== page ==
5. Caviar Lime
The Pop Rocks of citrus fruit, caviar limes (otherwise known as finger limes) have been in the spotlight before. But only recently have these curious little fruits—and their natural exfoliant properties—captured the attention of cosmetics experts. “Inside the fruit are small, caviar-sized capsules which contain alpha hydroxy acids,” Dr. Prystowsky says. “These improve desquamation [the shedding of outer layers of skin], thereby decreasing dead skin cell buildup on the surface of the skin.” The LimePearl exfoliating agent was developed by Lucas Meyer Cosmetics fairly recently, so expect to see that ingredient popping up in products in the near future.
6. Nano-Encapsulated Retinol
Okay, so retinol itself is nothing new: It’s one of the most revered and scientifically-backed anti-aging ingredients on the market. But now, Korean scientists are working on making a good thing even better. “The Koreans are broadening the envelope with retinol by figuring out how to nano-encapsulate it,” Kraffert says. In layman’s terms: basically, making it really, really, really tiny. We guess size does matter. The result, Kraffert says, is a retinol product that’s “not as irritating, it’s more stable, and more slowly absorbed. Basically, they’re making it more efficacious while diminishing its irritancy.” Amarte’s Wonder Cream ($102) offers the technology, as does Serious Skincare’s A-Force XR Nanoencapsulated Retinol Serum ($32).
7. African Superfruit Extracts
Goji berries are so 2014, y’all. This year, it’s all about mongogo, manula, kegelia, baobab, and moringa, to name a few. Dr. Prystowsky clued us in to these “cosmetics superfruits,” which skin-care companies like Katavi Botanicals ($49-$59) are using in extract form. Katavi claims that kigelia, their signature ingredient, “has been shown to promote the appearance of enhanced density and elasticity.” While Katavi’s entire line of products revolves around these five ingredients, they aren’t the only ones pushing the power of the fruits. Moringa seed extract has shown up in products like Clarins’s One-Step Gentle Exfoliating Cleanser ($35) and Maybelline’s Clean Express make-up remover ($5.99), and you can find kegelia extract in Clarisonic Opal Anti-Aging Sea Serum ($65) or Philosophy’s Full of Promise Treatment Duo ($75).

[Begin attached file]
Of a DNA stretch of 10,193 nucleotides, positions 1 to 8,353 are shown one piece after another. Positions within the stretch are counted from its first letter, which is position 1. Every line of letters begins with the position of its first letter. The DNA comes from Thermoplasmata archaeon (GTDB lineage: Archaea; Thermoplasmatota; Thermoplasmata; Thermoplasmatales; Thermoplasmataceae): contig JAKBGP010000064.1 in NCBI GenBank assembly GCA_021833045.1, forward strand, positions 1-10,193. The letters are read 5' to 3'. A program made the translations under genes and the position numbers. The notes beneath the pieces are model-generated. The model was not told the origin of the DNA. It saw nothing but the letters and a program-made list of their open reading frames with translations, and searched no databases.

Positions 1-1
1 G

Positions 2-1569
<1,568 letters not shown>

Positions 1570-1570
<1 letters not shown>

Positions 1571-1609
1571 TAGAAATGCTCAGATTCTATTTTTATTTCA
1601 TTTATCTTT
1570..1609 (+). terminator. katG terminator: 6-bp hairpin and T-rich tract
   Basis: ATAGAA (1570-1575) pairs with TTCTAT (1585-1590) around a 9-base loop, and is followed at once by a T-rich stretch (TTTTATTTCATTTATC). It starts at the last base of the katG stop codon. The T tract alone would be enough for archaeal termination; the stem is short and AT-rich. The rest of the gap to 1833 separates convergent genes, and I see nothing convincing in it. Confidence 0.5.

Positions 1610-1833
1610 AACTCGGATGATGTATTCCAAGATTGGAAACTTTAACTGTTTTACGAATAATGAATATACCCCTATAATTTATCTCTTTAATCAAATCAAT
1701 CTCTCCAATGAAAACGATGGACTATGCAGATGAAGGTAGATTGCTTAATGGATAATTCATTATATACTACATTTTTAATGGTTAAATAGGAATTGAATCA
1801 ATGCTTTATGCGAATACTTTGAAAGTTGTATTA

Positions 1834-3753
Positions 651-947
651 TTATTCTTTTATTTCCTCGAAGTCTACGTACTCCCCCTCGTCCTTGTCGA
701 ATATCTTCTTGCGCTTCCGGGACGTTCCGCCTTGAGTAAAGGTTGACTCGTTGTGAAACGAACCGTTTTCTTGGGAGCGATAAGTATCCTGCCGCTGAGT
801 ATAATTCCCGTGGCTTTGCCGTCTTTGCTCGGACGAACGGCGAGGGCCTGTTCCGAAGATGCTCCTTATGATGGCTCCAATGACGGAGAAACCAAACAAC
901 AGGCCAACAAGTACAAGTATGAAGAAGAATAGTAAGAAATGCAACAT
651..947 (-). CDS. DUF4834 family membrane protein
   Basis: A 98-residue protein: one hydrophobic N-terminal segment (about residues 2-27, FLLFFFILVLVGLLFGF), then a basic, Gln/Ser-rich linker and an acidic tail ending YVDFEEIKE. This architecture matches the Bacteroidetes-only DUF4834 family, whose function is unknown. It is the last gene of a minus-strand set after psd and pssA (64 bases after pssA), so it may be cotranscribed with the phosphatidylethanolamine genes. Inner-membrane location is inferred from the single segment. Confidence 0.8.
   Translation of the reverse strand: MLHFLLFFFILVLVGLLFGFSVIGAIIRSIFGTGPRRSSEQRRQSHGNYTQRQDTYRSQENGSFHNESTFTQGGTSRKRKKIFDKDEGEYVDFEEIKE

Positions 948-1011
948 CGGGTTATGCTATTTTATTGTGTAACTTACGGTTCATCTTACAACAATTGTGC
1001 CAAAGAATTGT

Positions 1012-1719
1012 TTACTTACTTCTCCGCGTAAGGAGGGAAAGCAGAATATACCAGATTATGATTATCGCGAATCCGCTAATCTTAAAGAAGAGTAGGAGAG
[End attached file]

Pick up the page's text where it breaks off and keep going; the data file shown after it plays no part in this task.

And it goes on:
No, not this kind. Skullcap, a member of the mint family native to East Asia, is nothing new: it’s been used as a kind of panacea in herbal medicine for over 2,000 years. But skullcap extract might hold some pretty incredible benefits. While the medical properties of skullcap hasn’t been clinically investigated, Dr. Kraffert says that the ingredient is gaining a foothold in cosmetic circles for its antioxidant and anti-inflammatory effects, in addition to tyrosinase inhibition (a.k.a. skin brightening). Kraffert also mentions the very interesting possibility of skullcap’s potential anti-cancer properties, thanks to its ability to impede the production of melanin, which explains why his company is utilizing it in their Ultra Veil Sunscreen ($45). You can also find skullcap root extract in Clinique’s Turnaround Concentrate Radiance Renewer ($46.50) and Bobbi Brown’s Intensive Skin Supplement ($72). Not cheap, but hey, if it means we don’t turn into Tan Mom by the time we hit our 40s, we’ll take it.